In the United Kingdom, "Music" debuted on the UK Singles Chart at number one,[29] and was the 24th best selling single of 2000 in the United Kingdom. According to the Official Charts Company, the song has sold 415,000 copies in the region as of 2014.[30] The song achieved relatively good charting in both the Flemish and Wallonian territories in Belgium, peaking at numbers 4 and 6, respectively.[31][31] Making its debut at its peak position of number 8, "Music" charted for a total of 20 weeks in France, before falling out on January 6, 2001.[32] On the Dutch Top 40 chart, the song made its debut at number 87.[33] The following week it went at number 85 and its peak was on the number 4, before the ending of its 17-week run.[33] On August 31, 2000, "Music" debuted at number two on the Swedish Singles Chart.[34] Similarly in Switzerland, the song debuted at number one, and spent 21 weeks in the chart.[35] "Music" was also a success in Australia and New Zealand. The song debuted at number one on the Australian ARIA Singles Chart, where it stayed for three consecutive weeks.[36] In New Zealand, "Music" made its debut at number 33 on the New Zealand Singles Chart,[37] and ascended to the top ten, finally peaking at number one on the week of October 1, 2000.[37] Overall, "Music" reached number one in 25 countries worldwide.[38]

Music video[edit]

Madonna (center), her then background singer Niki Haris (right), and actress Debi Mazar (left) in the video.

The accompanying music video for "Music" was directed by Swedish director Jonas Åkerlund, who previously directed Madonna's "Ray of Light" video in 1998.[39] The video was shot in Los Angeles, California, in April 2000, and stars Madonna and her longtime backup singer Niki Haris and actress Debi Mazar as well as comedian Sacha Baron Cohen, as his famous character Ali G.[40][41][42] Madonna's manager, Caresse Norman, said about Baron Cohen's collaboration: "We came up with the video idea, and she thought he would be great in it."[42] Jonas Åkerlund has stated that originally they were planning on having Chris Rock be in the music video, but he wanted Sacha Baron Cohen instead.[39] He said that at that time Baron Cohen was not known in the US, and he had to get people tapes of the Da Ali G Show so they could see the Ali G character. He added that once they got a chance to see the show, "everybody loved it".[39] She filmed the music video when she was four-month pregnant of her child with then-boyfriend Guy Ritchie.[43] Åkerlund discussed the video:[39]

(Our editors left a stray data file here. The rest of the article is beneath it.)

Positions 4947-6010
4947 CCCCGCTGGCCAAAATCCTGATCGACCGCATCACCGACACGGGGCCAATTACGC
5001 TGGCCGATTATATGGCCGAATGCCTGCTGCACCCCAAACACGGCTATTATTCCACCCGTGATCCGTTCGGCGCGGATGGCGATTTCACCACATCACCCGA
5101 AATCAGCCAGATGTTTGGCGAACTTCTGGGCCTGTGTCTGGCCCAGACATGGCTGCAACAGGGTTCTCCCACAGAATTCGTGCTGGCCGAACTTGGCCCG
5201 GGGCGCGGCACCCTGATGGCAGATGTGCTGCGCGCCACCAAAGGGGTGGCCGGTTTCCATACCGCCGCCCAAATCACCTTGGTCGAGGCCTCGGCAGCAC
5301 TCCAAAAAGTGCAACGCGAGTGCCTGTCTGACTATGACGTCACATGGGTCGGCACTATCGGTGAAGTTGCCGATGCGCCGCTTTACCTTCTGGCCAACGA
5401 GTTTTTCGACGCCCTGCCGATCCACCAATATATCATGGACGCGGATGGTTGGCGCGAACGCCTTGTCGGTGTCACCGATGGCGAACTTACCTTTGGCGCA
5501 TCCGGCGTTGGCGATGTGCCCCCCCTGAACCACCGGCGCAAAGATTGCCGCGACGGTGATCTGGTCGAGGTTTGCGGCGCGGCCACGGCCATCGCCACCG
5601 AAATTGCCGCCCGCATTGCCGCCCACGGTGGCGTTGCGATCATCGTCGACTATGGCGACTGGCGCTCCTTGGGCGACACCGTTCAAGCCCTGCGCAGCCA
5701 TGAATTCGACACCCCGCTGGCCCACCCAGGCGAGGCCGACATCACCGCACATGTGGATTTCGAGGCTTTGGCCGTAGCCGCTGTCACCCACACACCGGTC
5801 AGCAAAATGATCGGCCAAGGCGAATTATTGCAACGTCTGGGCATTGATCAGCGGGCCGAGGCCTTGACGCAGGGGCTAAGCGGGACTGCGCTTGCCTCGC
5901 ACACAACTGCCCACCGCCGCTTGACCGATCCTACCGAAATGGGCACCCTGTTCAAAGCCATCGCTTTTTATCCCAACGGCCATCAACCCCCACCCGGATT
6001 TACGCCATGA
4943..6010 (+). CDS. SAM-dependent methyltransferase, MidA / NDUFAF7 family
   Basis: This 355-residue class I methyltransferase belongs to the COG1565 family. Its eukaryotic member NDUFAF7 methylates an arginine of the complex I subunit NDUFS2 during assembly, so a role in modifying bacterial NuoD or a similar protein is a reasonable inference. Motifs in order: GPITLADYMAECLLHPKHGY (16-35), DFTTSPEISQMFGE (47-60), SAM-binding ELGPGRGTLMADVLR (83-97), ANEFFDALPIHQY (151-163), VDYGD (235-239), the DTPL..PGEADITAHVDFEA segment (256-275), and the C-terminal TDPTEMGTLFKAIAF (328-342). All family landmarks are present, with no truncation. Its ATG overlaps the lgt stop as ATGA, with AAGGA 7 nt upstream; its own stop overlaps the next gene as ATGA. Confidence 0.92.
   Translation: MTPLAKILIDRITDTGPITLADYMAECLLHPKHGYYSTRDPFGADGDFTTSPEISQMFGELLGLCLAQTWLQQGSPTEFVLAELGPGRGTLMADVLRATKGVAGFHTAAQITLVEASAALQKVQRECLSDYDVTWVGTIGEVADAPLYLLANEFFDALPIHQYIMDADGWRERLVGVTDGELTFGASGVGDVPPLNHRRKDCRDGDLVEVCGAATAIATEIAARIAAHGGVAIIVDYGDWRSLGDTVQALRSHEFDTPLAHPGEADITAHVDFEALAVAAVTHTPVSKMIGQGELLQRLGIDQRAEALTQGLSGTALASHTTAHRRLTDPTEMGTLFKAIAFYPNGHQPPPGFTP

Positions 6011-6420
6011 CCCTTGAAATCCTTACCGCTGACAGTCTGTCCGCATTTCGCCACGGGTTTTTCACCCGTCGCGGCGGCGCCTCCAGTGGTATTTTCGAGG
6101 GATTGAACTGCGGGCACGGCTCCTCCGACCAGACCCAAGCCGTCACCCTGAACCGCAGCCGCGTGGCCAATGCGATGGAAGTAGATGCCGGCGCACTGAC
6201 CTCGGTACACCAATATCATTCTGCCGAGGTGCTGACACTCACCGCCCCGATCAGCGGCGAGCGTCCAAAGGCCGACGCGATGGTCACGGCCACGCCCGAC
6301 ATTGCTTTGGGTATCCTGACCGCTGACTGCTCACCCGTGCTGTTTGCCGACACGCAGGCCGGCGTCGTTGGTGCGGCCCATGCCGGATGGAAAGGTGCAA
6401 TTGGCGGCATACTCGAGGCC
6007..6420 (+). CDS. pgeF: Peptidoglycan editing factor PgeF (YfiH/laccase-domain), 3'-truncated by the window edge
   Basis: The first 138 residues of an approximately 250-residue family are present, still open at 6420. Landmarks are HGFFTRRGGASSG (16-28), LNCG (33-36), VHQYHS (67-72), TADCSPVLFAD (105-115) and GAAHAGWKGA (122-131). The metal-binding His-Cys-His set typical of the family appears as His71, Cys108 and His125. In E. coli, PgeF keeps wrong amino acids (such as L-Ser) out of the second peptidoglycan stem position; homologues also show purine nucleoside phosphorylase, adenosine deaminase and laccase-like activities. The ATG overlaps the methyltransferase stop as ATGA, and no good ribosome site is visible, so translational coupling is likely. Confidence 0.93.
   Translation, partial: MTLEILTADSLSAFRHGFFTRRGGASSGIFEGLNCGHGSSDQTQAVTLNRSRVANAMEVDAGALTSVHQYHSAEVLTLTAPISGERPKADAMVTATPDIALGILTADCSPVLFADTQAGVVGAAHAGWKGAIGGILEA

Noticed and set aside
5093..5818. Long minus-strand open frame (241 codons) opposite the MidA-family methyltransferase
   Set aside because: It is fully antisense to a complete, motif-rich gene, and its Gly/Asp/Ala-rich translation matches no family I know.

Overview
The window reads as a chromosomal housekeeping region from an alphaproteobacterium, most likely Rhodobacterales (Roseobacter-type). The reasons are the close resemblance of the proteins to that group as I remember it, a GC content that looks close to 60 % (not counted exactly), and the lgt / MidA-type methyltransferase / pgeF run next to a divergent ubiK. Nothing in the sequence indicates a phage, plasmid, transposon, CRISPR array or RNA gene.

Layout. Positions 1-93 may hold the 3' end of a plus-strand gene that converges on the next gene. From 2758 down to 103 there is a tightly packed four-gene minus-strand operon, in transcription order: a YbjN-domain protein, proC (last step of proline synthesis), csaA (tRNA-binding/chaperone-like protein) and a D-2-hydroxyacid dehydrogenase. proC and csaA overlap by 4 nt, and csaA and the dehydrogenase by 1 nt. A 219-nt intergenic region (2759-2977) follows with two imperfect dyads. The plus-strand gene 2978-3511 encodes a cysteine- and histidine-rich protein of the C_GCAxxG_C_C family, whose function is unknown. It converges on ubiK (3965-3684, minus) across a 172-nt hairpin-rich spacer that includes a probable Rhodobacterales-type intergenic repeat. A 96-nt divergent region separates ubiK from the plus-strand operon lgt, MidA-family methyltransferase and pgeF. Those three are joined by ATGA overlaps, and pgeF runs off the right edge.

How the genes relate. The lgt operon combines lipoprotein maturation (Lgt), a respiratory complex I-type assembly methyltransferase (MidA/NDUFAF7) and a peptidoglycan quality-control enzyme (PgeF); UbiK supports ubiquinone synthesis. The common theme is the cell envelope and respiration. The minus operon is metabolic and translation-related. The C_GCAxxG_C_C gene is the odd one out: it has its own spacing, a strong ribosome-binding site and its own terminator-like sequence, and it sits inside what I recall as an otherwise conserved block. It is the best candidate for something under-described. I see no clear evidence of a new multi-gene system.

"When we did the 'Music' video, it was a weird time. She was pregnant and we didn't want her to look pregnant - so we had to work around that. We had an idea to do a fun party video with her and her girls, make it a little bling and cowboy hats and all that. We wanted to have some comedy in there and I wanted to do some animation."

The music video debuted on MTV on August 2, 2000.[44] The video starts with Madonna along with her friends boarding a limousine driven by Ali G. As the music starts G is directed to take them to a club, and later to a strip-club, where he is denied entrance. An animated section follows where Madonna, as a superheroine character with superpowers, flies above rooftops, swims underwater, and DJs at a club with a dozen arms like a Hindu deity.[45] Madonna's animated character also attacks various neon signs with the names of many of her successful songs.[44] The video ends with Madonna and her friends traveling in the limousine with many of the strippers and G engaging in a rendezvous with them. In a humorous twist, throughout the video Madonna wears a gold necklace around her neck that says "Mommy."[45]

In the extended version of the music video, there is a variation at the end of the animated section. Ali G briefly interrupts the song to demonstrate his rap skills to persuade Madonna to include him on her next single. An annoyed Madonna asks him to stop and to turn the song back on. The video won several awards, including "Best Pop Clip of the Year" at the Billboard Music Awards in 2000 and "Best Dance Video" at the International Dance Music Awards in 2000.[46] The music video was parodied on MADtv. The parody was called "Movies", and featured Mo Collins as Madonna. The video poked fun at Madonna's filmography, with an animated 'Madonna' attacking signs that had the names of her movies.[47]